1. His wife, Anna, sang two dirges and mourned two lamentations, saying: "I will grieve for my widowhood, and I will grieve for my childlessness."
Anna, like Joachim just sort of pops into the story. Again the supposition is that the hearers are familiar with these people.
I wonder, personally, about Anna mourning for her widowhood. Does that mean that she thought Joachim was dead? Did he even tell her that he was going out into the wilderness to pray and fast for 40 days and 40 nights? Or just up and disappear? The text doesn't say. But I do wonder if maybe Anna thought that her husband was already dead and that is why she went into mourning. Or perhaps it was preemptive mourning. She didn't believe that Joachim would survive his self appointed exile and so mourned him even before she knew he was dead.
The author points out that it would have been easier on the early Christians if they hadn't claimed and known Jesus' lineage so precisely. "Jesus didn't suddenly appear from a glittering haze, but grew up under the gaze of a specific village and a particular family line....How can someone so familiar be so extraordinary? Either be a god and flash out like lightening, or be a regular guy. This unexpected combination provokes nothing so much as resentment. It would have been easier for the early Christians if they had gone the 'I don't know, he just showed up' route. Instead they were cheerfully transparent about Jesus' earthly origins and specific about times and places. Their confidence is audacious. Apparently they expected that eyewitnesses would support rather than hurt their cause. And Christ's Incarnation, as unimaginable as it was in cosmic terms, was also exactly this real: his grandmother was named Anna."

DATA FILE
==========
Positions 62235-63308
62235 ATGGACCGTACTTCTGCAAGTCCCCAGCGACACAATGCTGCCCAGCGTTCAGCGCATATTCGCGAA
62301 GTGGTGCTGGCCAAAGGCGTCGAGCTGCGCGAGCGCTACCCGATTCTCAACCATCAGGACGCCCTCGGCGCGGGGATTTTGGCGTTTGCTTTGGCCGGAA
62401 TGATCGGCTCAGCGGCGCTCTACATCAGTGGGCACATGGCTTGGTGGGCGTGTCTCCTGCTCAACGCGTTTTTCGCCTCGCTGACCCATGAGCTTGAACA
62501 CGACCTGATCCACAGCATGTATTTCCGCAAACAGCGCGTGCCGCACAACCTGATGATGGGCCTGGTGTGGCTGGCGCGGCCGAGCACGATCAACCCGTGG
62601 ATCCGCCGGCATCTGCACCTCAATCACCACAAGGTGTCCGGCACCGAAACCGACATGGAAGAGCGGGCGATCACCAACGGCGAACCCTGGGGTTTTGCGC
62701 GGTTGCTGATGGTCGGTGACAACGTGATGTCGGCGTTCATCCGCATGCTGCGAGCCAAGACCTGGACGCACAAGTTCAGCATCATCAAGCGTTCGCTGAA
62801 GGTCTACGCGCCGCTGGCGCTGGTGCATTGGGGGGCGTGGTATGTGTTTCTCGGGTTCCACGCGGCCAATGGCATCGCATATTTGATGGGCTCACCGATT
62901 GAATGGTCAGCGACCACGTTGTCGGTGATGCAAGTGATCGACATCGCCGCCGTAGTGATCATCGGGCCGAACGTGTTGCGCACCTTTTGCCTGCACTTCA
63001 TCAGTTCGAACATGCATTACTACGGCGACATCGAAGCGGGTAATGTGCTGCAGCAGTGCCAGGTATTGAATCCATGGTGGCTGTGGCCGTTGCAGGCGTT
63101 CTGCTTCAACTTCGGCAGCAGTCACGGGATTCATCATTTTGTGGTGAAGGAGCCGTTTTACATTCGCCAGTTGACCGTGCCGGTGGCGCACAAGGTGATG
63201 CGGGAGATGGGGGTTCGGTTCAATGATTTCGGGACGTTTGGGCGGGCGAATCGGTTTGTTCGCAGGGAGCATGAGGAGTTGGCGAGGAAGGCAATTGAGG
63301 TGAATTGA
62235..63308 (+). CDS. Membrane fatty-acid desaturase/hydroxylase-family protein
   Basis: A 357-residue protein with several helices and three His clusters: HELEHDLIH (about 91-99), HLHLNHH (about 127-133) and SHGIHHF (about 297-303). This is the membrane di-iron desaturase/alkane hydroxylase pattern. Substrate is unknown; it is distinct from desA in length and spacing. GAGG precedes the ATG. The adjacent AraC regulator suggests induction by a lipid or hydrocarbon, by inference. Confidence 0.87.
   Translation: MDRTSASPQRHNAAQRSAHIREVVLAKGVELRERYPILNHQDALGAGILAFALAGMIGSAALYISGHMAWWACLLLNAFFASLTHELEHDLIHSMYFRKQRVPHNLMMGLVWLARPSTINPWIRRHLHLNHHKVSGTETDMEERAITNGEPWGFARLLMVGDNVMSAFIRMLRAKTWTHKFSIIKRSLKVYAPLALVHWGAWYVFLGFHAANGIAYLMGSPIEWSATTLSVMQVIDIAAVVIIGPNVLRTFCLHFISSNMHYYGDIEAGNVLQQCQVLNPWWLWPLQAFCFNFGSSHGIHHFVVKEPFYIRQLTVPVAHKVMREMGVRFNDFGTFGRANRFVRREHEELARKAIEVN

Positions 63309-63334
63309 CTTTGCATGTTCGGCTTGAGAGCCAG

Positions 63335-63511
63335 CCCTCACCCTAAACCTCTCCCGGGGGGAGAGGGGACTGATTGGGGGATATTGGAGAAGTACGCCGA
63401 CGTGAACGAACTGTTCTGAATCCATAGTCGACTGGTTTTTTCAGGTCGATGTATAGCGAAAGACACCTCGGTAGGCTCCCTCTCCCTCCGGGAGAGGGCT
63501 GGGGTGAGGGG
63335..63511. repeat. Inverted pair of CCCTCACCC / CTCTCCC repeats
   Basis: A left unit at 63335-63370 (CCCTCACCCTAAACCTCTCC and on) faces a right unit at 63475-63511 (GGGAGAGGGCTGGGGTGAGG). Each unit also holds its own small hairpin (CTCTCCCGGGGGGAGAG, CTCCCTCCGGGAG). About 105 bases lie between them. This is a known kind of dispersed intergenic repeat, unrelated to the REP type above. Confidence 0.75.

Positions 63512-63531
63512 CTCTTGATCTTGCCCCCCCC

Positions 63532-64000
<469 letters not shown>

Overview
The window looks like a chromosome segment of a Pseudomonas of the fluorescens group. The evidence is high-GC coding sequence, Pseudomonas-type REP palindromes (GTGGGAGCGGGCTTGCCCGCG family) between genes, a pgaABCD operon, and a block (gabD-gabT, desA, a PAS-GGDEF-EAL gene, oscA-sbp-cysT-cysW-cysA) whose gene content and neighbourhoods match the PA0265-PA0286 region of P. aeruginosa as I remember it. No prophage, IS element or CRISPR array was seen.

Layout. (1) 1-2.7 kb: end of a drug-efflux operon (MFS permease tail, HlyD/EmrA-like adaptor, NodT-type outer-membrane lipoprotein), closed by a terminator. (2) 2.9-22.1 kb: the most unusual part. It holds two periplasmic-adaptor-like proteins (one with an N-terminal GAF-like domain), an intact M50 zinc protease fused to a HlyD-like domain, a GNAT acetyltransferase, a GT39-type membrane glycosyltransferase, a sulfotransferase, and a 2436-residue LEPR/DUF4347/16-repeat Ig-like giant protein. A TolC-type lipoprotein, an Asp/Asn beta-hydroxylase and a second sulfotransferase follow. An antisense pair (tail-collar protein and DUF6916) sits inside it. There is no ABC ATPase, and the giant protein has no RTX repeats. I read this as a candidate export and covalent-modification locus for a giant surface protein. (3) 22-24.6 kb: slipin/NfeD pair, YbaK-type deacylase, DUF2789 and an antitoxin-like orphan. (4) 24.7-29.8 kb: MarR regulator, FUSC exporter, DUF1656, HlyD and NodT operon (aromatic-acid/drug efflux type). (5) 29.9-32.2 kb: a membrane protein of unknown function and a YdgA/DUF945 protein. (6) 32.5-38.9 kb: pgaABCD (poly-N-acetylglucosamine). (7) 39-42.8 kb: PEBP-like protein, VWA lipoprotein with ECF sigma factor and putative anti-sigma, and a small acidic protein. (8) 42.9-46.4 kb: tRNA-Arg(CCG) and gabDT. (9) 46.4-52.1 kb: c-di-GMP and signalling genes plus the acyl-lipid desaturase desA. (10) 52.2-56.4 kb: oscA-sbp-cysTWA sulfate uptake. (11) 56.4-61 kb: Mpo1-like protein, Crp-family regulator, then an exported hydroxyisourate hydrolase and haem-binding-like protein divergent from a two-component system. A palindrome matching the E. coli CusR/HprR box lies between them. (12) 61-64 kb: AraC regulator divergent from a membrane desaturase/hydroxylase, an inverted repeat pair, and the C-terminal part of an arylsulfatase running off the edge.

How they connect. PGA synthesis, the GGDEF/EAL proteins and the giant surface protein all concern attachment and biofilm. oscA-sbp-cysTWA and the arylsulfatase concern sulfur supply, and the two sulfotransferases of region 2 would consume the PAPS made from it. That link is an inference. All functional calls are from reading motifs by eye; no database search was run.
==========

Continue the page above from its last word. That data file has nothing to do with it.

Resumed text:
Anna is in mourning while 'the great day of the Lord' drew near. It doesn't say what the great day of the Lord is, what holy day. Her maidservant, Judith, tries to draw her out of her mourning and I assume depression. She tries to giver her a beautiful new headband, saying that because it bears the royal insignia Judith herself is not able to wear it. Anna snaps at her, angry, accusing Judith of trying to put a curse on her. Judith replies (in an argument I can easily imagine having with a friend or two of mine) asking why she should try to curse Anna? Just because Anna refuses to listen to her? Isn't it God Himself who has shut Anna's womb and not any human bearing her ill will?
Personally I imagine the argument went on a little more than the two or three lines it's given in the text. Ever had a fight with a friend? Someone who is close to you, like family? They know how to wound you the best even when they're trying to help you. I'd think there was some shouting and possibly throwing of things. But that could just be me. :)
At any rate Anna, though still 'exceedingly grieved' winds up putting off her mourning, washing up and putting on her wedding garments. So I'd guess that Judith won, or at least got her point across. Around three in the afternoon Anna goes out, dressed in her finery and sits beneath a laurel tree. There she implores the Lord, saying: "O God of my fathers, bless me and listen to my prayer, just as you blessed the womb of Sarah and gave her a son, Isaac."
How many women, fearing that they might be barren, or knowing that they were looked at the story of Sarah and prayed, letting it give them some hope to cling to?